Running on Azure Kubernetes Service

You can use container execution on Azure Kubernetes Service as a fully managed Kubernetes solution.


Create your ACR registry

Follow the Azure documentation on how to create your ACR registry. We recommend that you pay extra attention to the pricing plan since it is directly related to the registry storage capacity.

Create your AKS cluster

Follow Azure documentation on how to create your AKS cluster. We recommend that you allocate at least 15 GB of memory for each cluster node. More memory may be required if you plan on running very large in-memory recipes. Once the cluster is created, you must modify the registry IAM credentials to grant AKS access to ACR (Kubernetes secret mode is not supported). This is required for the worker nodes to pull the images from the registry.

You’ll be able to configure the memory allocation for each container and per-namespace using multiple container execution configurations.

Prepare your local docker and kubectl commands

Follow Azure documentation to make sure that:

  • Your local (on the DSS machine) kubectl command can interact with the cluster. As of July 2018, this implies adding to the KUBECONFIG path the JSON file obtained with the az aks get-credentials --resource-group resource_group --name cluster_name command
  • Your local (on the DSS machine) docker command can successfully push images to the ACR repository. As of July 2018, this implies logging into ACR with az login --service-principal -p client_secret -u service_principal --tenant tenant_id then az acr login --name registry_name. If you use the same principal than the cluster principal, it must have write credentials onto the registry too.

Create the execution configuration

Build the base image as indicated in Setting up.

In Administration > Settings > Container exec, add a new execution config of type “Kubernetes”.

The image registry URL is, without the image name, where PREFIX is an optional prefix to triage your repositories.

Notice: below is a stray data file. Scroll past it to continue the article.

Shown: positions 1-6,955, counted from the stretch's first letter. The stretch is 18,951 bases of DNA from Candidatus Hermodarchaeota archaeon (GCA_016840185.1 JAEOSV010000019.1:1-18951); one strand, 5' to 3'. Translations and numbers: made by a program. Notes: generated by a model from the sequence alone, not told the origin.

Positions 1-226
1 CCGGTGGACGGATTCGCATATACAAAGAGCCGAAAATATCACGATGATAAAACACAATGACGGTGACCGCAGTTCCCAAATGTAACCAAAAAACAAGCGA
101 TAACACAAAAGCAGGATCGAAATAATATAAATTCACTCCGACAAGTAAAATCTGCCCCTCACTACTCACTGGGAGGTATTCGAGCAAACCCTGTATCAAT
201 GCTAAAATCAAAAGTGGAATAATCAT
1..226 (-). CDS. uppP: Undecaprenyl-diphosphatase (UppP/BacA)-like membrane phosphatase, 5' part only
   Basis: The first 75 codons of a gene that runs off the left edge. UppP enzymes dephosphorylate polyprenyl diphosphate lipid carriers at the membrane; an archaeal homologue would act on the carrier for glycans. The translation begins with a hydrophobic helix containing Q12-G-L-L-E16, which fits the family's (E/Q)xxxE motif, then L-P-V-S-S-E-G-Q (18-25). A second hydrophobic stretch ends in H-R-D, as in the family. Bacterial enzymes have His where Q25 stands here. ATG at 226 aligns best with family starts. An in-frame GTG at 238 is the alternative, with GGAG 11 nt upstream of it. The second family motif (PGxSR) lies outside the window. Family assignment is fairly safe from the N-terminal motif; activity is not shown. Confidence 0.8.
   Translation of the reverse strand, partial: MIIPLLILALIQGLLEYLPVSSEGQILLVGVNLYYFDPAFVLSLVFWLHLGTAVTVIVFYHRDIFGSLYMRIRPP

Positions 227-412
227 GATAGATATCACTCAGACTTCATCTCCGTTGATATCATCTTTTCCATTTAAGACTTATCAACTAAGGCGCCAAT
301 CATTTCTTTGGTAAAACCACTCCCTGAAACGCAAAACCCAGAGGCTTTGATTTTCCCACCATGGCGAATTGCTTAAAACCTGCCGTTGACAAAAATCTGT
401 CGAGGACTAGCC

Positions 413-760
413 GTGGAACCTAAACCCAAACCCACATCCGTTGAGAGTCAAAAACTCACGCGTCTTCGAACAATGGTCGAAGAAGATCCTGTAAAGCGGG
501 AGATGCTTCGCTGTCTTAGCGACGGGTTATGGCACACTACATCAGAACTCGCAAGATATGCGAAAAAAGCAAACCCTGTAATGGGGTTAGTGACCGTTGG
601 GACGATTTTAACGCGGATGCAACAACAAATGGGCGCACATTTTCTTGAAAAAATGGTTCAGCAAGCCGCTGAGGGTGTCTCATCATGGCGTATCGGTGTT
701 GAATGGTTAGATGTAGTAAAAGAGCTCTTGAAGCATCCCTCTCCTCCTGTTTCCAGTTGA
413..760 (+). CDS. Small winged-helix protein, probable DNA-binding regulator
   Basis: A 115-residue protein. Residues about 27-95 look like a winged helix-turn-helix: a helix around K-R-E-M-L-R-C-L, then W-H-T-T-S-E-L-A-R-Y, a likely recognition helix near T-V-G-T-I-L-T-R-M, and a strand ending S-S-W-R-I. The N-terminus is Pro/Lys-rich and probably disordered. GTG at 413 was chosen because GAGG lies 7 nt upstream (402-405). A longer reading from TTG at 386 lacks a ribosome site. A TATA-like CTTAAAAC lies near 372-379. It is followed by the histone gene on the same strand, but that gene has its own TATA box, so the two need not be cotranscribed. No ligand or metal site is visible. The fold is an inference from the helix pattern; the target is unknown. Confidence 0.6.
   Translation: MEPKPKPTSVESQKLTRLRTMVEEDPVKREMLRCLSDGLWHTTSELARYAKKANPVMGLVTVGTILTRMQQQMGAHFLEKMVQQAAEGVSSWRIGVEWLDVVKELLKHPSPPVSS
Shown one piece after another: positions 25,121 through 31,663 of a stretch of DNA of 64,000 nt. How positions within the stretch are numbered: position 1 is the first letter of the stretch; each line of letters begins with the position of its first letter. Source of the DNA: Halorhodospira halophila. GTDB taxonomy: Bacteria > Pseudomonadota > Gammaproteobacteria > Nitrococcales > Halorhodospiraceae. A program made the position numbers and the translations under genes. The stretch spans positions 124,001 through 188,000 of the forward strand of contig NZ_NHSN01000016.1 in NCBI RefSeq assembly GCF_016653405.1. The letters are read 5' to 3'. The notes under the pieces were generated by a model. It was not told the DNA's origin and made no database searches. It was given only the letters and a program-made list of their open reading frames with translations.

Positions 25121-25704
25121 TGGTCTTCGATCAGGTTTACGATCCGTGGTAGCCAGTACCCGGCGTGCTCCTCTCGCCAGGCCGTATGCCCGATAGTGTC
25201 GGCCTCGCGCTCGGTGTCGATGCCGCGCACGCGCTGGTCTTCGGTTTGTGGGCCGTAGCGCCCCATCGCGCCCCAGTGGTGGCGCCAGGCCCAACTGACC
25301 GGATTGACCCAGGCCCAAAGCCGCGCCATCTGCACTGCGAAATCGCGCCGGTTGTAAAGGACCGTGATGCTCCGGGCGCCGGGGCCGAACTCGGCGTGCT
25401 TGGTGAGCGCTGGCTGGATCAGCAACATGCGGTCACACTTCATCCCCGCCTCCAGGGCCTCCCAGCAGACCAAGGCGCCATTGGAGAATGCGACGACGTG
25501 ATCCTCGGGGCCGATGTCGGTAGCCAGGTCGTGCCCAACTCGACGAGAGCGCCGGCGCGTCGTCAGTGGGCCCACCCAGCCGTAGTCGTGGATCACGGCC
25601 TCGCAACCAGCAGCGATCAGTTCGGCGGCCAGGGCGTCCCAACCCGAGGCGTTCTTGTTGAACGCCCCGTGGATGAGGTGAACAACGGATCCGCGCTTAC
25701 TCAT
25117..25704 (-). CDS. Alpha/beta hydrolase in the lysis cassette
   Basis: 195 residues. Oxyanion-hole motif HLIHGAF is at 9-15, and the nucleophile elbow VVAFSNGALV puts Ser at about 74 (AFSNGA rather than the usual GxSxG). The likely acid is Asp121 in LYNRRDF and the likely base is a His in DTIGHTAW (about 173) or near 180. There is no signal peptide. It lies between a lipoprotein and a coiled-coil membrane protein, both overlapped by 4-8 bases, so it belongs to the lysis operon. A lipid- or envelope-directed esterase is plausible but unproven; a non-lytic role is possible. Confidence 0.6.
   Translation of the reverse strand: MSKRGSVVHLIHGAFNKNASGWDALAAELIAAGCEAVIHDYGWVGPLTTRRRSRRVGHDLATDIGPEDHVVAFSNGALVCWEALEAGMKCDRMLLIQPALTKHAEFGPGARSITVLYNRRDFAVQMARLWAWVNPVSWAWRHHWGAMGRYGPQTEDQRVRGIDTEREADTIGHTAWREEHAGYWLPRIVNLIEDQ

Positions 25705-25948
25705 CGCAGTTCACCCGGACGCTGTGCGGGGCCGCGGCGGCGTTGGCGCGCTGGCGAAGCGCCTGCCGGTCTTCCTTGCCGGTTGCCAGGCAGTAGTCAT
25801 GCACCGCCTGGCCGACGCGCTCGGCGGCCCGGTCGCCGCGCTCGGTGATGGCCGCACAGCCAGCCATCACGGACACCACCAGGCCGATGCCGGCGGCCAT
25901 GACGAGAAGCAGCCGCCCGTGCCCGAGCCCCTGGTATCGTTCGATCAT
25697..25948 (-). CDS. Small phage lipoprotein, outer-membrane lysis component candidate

You’re now ready to run recipes and models on AKS

Using GPUs

Azure provides GPU-enabled instances with NVIDIA GPUs. Several steps are required in order to use them for container execution.

Build a CUDA-enabled base image

The base image that is built by default (see Setting up) does not have CUDA support and cannot use NVIDIA GPUs.

You need to build a CUDA-enabled base image.

Then create a new container configuration dedicated to running GPU workloads. If you specified a tag for the base image, report it in the “Base image tag” field.

Create a cluster with GPUs

Follow Azure documentation for how to create a cluster with GPU accelerators.

Add a custom reservation

In order for your container execution to be located on nodes with GPU accelerators, and for AKS to configure the CUDA driver on your containers, the corresponding AKS pods must be created with a custom “limit” (in Kubernetes parlance) to indicate that you need a specific type of resource (standard resource types are CPU and Memory). Also, NVIDIA dirvers should be mounted in the containers.

You must configure these in the container execution

  • In the “Custom limits” section, add a new entry with key: and value: 1 (to request 1 GPU)
  • Don’t forget to add the new entry
  • In HostPath volume configuration, mount /usr/local/nvidia as /usr/local/nvidia
  • Don’t forget to add the new entry, save settings


You can now deploy your GPU-requiring recipes and models